Soit, sous forme de sionisme vert ou rose, comme vulgaire et cynique opération de séduction (opérations humanitaires: falashas, tsunami, etc) …

Mais où surtout le seul fait, en une région qui en est si friande, de ne pratiquer ni lapidation, pendaison ou persécution pour ses femmes, homosexuels ou chrétiens …

Vous voit immédiatement suspecté des plus noirs desseins …

Haruki Murakami

Pink Anti-Semitism Is No Different from Brown Anti-Semitism

Alan M. Dershowitz

February 26, 2013

This burlesque of an argument first surfaced in a New York Times op-ed that claimed that Israel’s positive approach to gay rights is « a deliberate strategy to conceal the continuing violation of Palestinians’ human rights behind an image of modernity signified by Israeli gay life. » In other words, the Jew among nations is now being accused of feigning concern over the rights of gay people in order to whitewash – or in this case pinkwash – its lack of concern for Palestinian people.

The core characteristic of anti-Semitism is the assertion that everything the Jews do is wrong, and everything that is wrong is done by the Jews. For the anti-Semite every rich Jew is exploitive, every poor Jew a burden on society. For the anti-Semite, both capitalism and communism are Jewish plots. For the anti-Semite, Jews are both too docile, allowing themselves to be led to the slaughter like sheep, and too militant, having won too many wars against the Arabs. For the anti-Semite, Jews are too liberal and too conservative, too artsy and too bourgeois, too stingy and too charitable, too insular and too cosmopolitan, too moralistic and too conniving.

To the anti-Semite, every depression, war, social problem, plague must have been the fault of the Jews. Whenever the Jews appear to be doing something good – giving charity, helping the less fortunate, curing the sick – there must be a malevolent motive, a hidden agenda, a conspiratorial explanation beneath the surface of the benevolent act.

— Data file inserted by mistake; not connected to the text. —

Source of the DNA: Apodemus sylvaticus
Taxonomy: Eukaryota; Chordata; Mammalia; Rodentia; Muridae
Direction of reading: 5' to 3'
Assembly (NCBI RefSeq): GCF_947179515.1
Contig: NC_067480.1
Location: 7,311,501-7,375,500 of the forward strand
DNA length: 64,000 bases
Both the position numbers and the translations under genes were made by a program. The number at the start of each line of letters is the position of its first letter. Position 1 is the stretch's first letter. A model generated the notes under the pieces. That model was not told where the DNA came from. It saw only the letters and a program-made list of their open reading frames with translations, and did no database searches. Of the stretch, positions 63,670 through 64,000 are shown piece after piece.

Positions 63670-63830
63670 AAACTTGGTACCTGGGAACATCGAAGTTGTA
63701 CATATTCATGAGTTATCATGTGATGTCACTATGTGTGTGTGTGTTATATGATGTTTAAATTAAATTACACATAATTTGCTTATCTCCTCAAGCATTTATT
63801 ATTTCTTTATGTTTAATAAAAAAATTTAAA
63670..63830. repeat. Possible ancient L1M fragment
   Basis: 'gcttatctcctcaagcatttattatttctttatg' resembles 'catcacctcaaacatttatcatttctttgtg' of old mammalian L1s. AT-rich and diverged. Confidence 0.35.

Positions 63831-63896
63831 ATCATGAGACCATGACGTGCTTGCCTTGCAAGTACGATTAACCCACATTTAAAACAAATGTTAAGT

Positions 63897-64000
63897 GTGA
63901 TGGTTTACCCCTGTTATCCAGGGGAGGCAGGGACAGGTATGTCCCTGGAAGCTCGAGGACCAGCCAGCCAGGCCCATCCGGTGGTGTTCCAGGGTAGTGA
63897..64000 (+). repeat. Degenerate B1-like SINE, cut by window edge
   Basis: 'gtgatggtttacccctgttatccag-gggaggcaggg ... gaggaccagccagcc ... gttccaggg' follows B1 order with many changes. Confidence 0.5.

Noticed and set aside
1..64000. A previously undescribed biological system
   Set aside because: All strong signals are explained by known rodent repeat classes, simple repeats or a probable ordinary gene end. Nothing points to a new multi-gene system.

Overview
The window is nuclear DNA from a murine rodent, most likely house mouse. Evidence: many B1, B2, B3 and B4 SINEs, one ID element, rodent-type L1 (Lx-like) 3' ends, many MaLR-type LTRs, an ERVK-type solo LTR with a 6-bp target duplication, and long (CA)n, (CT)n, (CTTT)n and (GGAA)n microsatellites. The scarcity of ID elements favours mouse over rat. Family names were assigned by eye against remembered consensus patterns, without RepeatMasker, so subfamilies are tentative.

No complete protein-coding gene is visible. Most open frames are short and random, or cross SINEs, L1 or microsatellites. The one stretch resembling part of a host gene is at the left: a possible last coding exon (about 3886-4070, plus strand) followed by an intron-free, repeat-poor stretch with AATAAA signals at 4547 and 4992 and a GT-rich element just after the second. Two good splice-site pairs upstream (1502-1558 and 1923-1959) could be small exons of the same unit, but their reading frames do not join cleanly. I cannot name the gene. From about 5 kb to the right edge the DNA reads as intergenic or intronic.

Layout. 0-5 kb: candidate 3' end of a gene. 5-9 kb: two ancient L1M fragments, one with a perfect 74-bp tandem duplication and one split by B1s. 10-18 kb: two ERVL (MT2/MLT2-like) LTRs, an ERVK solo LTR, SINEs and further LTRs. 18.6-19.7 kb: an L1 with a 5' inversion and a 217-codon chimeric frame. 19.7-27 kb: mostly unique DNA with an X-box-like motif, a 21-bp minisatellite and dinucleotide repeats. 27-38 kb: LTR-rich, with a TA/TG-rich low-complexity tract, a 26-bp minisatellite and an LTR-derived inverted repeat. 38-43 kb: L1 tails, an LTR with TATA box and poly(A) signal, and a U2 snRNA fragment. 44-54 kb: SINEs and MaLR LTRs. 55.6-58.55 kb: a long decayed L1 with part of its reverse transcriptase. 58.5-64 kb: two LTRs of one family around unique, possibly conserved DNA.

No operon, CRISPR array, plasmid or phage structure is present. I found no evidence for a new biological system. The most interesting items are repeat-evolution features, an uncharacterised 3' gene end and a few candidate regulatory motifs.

Now the very twisted illogic that has characterized classic anti-Semitism is being directed at the Jewish state, which for the anti-Semite has become « the Jew » among nations. When Israel sent help to tsunami and hurricane victims, the Jewish state was accused of merely trying to garner positive publicity calculated to offset its mistreatment of Palestinians. When Israeli medical teams save the lives of Palestinian children, they must be up to no good. When it was disclosed that the Israeli army has the lowest rate of rape against enemy civilians, radical anti-Zionists argued that this was because Israeli soldiers were so racist that they did not find Palestinian women attractive enough to rape! Nothing the Jew or the Jew among nations does can be praised, because its purpose is always to « manipulate, » to « conceal, » to « divert attention away from » or to « distort » the evil that inheres in all Jewish actions and inactions.

That is the bigoted thesis of a new anti-Israel campaign being conducted by some radical gay activists who absurdly claim that Israel is engaging in « pinkwashing. » This burlesque of an argument first surfaced in a New York Times op-ed that claimed that Israel’s positive approach to gay rights is « a deliberate strategy to conceal the continuing violation of Palestinians human rights behind an image of modernity signified by Israeli gay life. » In other words, the Jew among nations is now being accused of feigning concern over the rights of gay people in order to whitewash – or in this case pinkwash – its lack of concern for Palestinian people.

How this pinkwashing is supposed to work, we aren’t told. Is the media supposed to be so obsessed with Israel’s positive policies toward gays that it will no longer cover the Palestinian issue? If so, that certainly hasn’t worked. Are gays around the world supposed to feel so indebted to Israel that they will no longer criticize the Jewish nation? That surely hasn’t worked, as evidenced by increasingly rabid anti-Israel advocacy by several gay organizations.

Well, to the unthinking anti-Semite, it doesn’t matter how the Jewish manipulation works. The anti-Semite just knows that there must be something sinister at work if Jews do anything positive. The same is now true for the unthinking anti-Israel bigot.